Labour voluntarism and autonomy alludes to the free will and independence of workers in shaping work processes to influence desirable outcomes. The right to strike, the right to form voluntary trade unions and the right to voluntary collective bargaining underlie labour voluntarism and autonomy. Labour voluntarism and autonomy came as a response to capitalistic tendencies and racial prejudices in the colonial Zimbabwe. Nonetheless, the fight for voluntarism and autonomy involved all labour regardless of race. Capitalism and labour voluntarism are not indigenous ideologies but were adopted with the coming in of Western civilization and organized employment interactions. The ZCTU, as the pulse of the labour movement has developed in a stifled environment which is characterized by a nugatory Collective Bargaining which is made such by arbitration and the nature of NECs which are funded by capital, the discouragement of the right to strike by the Acts which govern employment interactions in the public and private sectors respectively and lack of autonomy of trade unions from political elements.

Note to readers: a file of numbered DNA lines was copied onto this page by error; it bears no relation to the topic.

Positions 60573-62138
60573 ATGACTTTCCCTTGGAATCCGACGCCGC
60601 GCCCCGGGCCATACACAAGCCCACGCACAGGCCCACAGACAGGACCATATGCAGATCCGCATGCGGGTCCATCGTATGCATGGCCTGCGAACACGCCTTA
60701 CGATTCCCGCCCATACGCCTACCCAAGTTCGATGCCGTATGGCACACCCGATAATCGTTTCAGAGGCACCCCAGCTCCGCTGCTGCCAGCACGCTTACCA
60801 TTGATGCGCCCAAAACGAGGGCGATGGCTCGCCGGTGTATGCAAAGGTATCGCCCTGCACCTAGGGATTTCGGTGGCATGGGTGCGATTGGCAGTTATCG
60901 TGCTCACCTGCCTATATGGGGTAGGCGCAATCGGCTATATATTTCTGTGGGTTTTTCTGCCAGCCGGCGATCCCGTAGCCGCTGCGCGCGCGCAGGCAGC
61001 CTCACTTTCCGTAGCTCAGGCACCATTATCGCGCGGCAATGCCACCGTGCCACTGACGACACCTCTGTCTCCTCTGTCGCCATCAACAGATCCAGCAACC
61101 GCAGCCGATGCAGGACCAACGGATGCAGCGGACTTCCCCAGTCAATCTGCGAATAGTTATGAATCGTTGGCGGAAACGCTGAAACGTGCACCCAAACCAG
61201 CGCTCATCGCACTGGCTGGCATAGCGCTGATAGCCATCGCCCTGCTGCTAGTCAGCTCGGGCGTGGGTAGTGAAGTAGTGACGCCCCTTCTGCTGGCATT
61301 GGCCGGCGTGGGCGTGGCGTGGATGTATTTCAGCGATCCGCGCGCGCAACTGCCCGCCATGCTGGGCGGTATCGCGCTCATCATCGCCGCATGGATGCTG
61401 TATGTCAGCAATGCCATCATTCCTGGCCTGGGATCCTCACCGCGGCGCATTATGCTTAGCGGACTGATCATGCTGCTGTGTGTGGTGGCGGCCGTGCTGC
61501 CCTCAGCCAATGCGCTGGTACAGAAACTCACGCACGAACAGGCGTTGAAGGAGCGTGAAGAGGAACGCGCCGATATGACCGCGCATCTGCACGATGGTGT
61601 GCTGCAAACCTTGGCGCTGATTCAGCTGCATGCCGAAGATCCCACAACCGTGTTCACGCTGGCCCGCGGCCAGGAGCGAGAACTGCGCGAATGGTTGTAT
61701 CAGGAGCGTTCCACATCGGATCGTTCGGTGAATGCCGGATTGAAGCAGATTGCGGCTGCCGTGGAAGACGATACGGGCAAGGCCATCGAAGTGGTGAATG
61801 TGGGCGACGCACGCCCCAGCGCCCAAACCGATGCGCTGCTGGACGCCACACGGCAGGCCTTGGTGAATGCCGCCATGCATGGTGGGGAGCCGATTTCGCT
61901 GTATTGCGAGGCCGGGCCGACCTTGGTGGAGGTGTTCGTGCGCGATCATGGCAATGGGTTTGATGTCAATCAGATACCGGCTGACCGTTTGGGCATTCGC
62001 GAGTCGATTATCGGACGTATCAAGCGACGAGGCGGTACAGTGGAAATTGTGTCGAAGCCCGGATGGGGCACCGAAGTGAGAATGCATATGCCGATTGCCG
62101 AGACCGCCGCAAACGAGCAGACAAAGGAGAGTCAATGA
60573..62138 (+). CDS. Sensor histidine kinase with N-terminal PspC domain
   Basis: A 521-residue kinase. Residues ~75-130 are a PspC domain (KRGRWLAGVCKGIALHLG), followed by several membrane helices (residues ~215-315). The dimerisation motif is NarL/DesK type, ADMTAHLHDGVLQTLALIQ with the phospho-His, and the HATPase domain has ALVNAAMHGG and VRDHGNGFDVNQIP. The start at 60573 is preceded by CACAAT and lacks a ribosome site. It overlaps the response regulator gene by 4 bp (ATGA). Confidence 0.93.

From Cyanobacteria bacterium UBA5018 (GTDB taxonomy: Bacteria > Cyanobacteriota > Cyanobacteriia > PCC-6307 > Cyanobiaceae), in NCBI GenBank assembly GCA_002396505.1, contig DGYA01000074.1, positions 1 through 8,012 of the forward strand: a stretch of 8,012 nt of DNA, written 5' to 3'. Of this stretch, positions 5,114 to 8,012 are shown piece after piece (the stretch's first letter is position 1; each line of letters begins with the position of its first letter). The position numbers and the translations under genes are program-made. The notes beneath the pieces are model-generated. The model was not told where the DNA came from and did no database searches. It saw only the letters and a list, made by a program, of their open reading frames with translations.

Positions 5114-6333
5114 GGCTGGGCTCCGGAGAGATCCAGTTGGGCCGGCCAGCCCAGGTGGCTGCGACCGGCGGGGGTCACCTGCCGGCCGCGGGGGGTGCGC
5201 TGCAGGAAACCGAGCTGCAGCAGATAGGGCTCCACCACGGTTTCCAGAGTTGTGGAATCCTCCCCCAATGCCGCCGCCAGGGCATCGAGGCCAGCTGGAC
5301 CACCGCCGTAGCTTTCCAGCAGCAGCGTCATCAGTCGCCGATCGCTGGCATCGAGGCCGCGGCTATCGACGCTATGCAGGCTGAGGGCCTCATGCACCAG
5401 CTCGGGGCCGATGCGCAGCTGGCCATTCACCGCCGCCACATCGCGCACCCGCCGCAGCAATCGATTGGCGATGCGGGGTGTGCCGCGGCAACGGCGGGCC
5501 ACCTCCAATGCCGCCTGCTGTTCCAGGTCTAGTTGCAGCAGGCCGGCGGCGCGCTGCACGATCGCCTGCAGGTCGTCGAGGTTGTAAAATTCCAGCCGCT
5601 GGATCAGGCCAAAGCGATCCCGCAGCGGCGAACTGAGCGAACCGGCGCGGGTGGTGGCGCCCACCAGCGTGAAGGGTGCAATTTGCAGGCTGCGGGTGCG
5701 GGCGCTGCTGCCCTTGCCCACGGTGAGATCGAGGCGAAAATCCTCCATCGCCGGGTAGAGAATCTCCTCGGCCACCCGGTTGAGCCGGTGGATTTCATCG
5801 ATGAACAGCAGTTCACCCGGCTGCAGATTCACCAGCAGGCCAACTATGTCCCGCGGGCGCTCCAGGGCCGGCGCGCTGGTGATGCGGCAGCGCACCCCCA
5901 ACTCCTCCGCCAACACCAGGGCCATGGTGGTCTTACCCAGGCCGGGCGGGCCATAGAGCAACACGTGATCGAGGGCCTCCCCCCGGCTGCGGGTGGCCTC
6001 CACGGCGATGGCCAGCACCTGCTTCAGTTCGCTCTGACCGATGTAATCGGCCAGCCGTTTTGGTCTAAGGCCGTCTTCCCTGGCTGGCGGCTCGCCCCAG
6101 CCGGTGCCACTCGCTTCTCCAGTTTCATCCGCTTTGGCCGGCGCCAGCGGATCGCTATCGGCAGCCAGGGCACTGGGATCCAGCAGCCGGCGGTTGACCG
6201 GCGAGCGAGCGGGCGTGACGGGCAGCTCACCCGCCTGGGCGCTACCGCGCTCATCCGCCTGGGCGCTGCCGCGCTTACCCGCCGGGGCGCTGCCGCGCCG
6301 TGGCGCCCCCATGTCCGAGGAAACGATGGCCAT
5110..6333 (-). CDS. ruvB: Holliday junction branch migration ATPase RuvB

Persistance Matanhire is a holder of a Bachelor of Science Degree in Politics and Public Management with the Midlands State University, Zimbabwe. He is a scholar of Labour Law, Constitutional Law, Political Science, Employment Relations 'inter alia' and he wrote a number of unpublished papers on these genres.
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LAP LAMBERT Academic Publishing
labour, voluntarism, Autonomy, Zimbabwe
LAW / Labor & Employment